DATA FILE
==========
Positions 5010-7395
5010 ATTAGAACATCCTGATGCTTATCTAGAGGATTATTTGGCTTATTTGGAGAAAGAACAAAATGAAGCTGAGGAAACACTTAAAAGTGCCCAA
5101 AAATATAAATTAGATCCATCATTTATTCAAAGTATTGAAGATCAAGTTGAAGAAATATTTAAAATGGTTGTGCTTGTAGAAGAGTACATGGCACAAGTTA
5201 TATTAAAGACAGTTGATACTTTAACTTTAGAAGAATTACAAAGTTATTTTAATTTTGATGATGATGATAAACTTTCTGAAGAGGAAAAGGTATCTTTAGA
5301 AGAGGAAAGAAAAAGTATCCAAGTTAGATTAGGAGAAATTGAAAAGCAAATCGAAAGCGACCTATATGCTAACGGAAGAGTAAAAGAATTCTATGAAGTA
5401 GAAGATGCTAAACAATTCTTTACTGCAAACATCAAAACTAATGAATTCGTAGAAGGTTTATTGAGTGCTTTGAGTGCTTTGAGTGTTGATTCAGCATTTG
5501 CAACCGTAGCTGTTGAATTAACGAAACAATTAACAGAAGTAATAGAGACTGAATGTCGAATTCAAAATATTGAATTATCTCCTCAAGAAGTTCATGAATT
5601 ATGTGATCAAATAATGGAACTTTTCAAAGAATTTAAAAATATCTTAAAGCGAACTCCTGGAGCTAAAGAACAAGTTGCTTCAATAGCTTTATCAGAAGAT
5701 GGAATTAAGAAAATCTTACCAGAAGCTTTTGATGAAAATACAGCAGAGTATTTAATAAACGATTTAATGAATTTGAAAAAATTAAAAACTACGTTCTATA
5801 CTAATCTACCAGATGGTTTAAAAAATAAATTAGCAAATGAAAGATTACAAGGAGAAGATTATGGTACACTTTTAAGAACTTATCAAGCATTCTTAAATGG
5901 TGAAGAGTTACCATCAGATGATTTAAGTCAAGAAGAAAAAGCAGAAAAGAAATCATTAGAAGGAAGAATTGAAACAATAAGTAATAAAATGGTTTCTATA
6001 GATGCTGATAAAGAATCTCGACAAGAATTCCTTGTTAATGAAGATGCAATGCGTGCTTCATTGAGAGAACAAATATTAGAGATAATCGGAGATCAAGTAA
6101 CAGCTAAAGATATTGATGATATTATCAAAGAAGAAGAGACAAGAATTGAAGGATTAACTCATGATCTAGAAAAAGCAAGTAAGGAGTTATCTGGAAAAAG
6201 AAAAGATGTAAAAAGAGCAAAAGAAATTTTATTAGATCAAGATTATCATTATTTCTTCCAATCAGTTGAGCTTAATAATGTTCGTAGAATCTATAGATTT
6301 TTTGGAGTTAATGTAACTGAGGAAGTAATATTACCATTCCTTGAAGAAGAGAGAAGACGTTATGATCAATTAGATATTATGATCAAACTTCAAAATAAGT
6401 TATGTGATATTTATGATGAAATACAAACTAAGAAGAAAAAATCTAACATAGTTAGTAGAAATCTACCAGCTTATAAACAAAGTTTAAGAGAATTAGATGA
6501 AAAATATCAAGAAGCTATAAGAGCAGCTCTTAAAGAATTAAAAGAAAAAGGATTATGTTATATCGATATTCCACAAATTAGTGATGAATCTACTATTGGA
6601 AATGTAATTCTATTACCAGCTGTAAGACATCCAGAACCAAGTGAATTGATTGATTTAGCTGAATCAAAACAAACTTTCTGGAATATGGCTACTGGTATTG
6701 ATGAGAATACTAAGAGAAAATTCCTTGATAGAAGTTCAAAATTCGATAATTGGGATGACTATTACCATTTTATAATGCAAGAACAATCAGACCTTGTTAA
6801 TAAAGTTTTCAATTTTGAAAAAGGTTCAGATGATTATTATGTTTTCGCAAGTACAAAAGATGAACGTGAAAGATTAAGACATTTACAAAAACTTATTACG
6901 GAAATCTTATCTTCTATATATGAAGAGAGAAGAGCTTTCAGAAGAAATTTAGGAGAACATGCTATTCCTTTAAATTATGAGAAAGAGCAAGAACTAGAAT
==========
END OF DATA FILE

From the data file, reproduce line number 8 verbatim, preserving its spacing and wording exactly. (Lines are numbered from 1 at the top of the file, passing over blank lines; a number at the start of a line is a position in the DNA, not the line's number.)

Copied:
5601 ATGTGATCAAATAATGGAACTTTTCAAAGAATTTAAAAATATCTTAAAGCGAACTCCTGGAGCTAAAGAACAAGTTGCTTCAATAGCTTTATCAGAAGAT